Welcome to "The Scott's Scoop." The purpose of this blog is to share with family and friends the daily news and happenings of our family. If you're interested in what's going on in the Scott family, then you are welcome to "follow" along with us.

Sunday, October 31, 2010


It's hard to believe it's already the last day of October!
So many things have happened this month!

THE SURGERY      http://www.breasttreatment.com/
I guess the biggest thing for me this month was having surgery. On Oct. 14, I had lumpectomy surgery at North Hills Surgery Center in Fayetteville, Arkansas. Dr. Cross removed the "affected area", and he did a very nice job! I know I was in good hands, and he was intentional in removing everything that might possibly be cancer so that he was able to get clean margins all around the area. He also removed some lymph nodes which were tested and found to be "all clear" of cancer cells! The pathology report says No Invasion, so all of this is good news, and I am grateful to have dedicated doctors that basically saved my life. It was caught early, and early detection is the key to survival. Fletcher has been a wonderful and supportive husband through all of this, and I am thankful for him and for my parents that helped to take care of me after surgery, so I didn't have to do anything for at least a week! But, I feel like I have spent the entire month of October dealing with this, and I'm ready to move on to something else more positive. But what?

Friday, October 1, 2010

What is DCIS?

Ductal Carcinoma In Situ

DCIS by definition is a "pre-invasive" carcinoma (cancer). It is confined within the ducts of the breast. There is no risk of metastatic behavior because it is within the ducts. The cure is surgical removal.

There is no known "cause" for DCIS. It is an abnormal cell reproduction. This means that these "cancer" cells don't know when to stop dividing, and eventually there are enough cells to make a lump or swelling called a tumor.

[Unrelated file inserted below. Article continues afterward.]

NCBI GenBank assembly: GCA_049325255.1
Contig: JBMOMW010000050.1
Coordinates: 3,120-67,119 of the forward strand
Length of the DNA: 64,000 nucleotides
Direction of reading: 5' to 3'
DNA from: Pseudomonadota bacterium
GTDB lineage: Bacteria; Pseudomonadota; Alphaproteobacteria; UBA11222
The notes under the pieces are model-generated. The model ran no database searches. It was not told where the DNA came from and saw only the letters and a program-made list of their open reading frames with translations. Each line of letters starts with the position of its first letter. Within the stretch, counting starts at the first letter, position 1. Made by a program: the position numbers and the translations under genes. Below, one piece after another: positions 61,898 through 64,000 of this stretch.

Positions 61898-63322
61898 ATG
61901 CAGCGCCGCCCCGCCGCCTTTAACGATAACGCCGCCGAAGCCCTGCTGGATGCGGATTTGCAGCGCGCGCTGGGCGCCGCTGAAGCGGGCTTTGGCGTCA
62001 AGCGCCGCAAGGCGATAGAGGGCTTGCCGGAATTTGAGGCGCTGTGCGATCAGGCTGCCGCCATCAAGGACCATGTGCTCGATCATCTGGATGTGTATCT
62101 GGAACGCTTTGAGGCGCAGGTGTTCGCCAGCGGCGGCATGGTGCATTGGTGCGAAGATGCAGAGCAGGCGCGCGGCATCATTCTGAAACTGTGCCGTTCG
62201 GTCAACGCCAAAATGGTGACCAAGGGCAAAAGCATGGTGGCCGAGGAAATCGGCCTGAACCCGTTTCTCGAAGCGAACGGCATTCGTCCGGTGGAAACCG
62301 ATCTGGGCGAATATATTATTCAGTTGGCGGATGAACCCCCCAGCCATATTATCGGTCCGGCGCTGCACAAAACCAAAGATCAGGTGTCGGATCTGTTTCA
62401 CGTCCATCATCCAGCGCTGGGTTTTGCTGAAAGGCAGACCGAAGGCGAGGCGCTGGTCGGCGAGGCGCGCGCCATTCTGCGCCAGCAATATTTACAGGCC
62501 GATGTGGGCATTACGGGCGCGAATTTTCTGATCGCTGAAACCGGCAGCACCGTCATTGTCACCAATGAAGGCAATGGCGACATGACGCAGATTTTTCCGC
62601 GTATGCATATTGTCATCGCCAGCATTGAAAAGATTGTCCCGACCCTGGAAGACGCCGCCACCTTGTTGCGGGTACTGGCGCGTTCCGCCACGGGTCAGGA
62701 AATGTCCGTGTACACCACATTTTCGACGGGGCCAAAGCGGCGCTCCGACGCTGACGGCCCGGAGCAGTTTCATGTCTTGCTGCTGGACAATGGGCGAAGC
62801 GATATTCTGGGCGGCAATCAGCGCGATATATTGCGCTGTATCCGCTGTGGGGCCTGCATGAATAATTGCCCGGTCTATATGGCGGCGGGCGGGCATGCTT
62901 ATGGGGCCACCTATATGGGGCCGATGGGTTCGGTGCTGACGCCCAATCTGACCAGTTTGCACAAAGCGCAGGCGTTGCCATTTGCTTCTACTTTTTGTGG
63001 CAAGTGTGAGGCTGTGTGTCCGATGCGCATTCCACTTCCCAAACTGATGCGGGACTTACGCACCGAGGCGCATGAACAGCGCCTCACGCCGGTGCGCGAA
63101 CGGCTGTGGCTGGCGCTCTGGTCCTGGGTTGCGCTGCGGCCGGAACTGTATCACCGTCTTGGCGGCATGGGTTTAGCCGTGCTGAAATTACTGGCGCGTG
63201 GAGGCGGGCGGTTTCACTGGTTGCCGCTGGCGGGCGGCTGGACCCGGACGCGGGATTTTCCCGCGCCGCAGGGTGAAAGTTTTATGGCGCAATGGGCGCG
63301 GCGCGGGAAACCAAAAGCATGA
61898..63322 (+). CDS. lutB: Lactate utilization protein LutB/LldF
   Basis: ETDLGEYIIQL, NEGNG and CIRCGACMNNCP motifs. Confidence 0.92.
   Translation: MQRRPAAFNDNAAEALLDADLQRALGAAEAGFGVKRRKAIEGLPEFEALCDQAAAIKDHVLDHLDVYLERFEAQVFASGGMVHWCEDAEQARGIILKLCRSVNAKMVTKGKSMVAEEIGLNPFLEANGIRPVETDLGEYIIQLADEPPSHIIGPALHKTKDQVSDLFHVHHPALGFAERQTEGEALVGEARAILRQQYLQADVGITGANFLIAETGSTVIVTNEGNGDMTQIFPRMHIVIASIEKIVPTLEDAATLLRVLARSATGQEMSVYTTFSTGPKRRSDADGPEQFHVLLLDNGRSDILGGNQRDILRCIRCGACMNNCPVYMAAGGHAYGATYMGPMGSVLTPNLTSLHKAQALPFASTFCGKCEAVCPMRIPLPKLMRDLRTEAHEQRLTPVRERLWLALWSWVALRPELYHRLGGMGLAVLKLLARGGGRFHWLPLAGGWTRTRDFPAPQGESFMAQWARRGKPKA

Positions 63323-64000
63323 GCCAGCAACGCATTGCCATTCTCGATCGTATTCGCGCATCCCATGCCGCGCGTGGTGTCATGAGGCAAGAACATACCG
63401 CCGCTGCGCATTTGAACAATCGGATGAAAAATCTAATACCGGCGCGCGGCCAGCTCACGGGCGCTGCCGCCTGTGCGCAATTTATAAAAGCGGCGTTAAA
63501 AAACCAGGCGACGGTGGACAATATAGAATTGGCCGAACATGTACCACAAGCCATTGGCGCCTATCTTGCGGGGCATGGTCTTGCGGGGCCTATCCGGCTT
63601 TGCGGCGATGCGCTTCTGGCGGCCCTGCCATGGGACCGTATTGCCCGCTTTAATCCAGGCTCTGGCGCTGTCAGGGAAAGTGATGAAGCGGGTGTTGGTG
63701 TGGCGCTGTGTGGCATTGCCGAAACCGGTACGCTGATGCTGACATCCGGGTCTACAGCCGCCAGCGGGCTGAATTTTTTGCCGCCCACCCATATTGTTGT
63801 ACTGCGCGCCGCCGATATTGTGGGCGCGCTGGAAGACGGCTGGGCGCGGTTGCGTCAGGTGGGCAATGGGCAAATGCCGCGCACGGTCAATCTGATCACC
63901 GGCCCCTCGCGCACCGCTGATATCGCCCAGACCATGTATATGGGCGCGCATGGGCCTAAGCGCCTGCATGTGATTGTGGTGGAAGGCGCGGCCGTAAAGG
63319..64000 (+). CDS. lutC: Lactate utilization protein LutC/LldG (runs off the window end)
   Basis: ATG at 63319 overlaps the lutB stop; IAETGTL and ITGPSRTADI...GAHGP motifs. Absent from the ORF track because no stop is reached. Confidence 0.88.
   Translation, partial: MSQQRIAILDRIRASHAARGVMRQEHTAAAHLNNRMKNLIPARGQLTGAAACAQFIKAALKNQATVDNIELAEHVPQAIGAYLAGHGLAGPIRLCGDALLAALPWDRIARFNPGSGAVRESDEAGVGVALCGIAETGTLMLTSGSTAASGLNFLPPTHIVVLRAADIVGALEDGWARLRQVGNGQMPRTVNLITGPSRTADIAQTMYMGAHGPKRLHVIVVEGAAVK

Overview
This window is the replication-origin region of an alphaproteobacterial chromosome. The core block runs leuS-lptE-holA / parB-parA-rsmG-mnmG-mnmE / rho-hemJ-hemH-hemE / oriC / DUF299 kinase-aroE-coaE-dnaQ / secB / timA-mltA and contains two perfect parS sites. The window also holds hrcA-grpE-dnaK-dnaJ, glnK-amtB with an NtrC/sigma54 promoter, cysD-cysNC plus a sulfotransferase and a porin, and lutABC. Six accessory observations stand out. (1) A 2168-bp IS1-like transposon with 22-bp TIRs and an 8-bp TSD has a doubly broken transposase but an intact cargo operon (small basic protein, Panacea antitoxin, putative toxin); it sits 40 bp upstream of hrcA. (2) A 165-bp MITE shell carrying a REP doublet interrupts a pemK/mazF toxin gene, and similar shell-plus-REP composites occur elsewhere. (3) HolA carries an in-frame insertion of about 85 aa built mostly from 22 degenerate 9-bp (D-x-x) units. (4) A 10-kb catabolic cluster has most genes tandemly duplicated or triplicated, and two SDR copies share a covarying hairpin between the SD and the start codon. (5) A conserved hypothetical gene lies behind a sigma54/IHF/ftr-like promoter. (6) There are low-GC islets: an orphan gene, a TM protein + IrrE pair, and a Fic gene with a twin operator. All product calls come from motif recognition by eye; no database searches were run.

If it's a "benign" tumor, that means that it will not spread into nearby healthy tissue. If it's a "malignant" tumor, then it will invade surrounding healthy tissue and may send cells to other parts of the body.

DCIS lies somewhere in-between benign and malignant since it will sometimes begin as benign and then at some point becomes malignant. No one knows when this will happen.

Todays technology has made it possible for DCIS to be seen on a mammogram, sonogram, or MRI to such an extent that doctors are able to detect breast cancer in its earliest stages and stop it before it becomes malignant. Hopefully, that is the case for me.

What causes DCIS? No one really knows. What they do know is that there is an increased risk of developing breast cancer in families that have a history of breast cancer. Diet may play a role, but that role is still unclear since there is no known specific cause-effect connection between certain foods and DCIS. Too much alcohol, environment, older age, benign breast disease, and some reproductive factors may play a role in the development of DCIS. There is really no single cause, but rather a variety of associations since cancer is a complex interplay of genetics, environment, and lifestyle.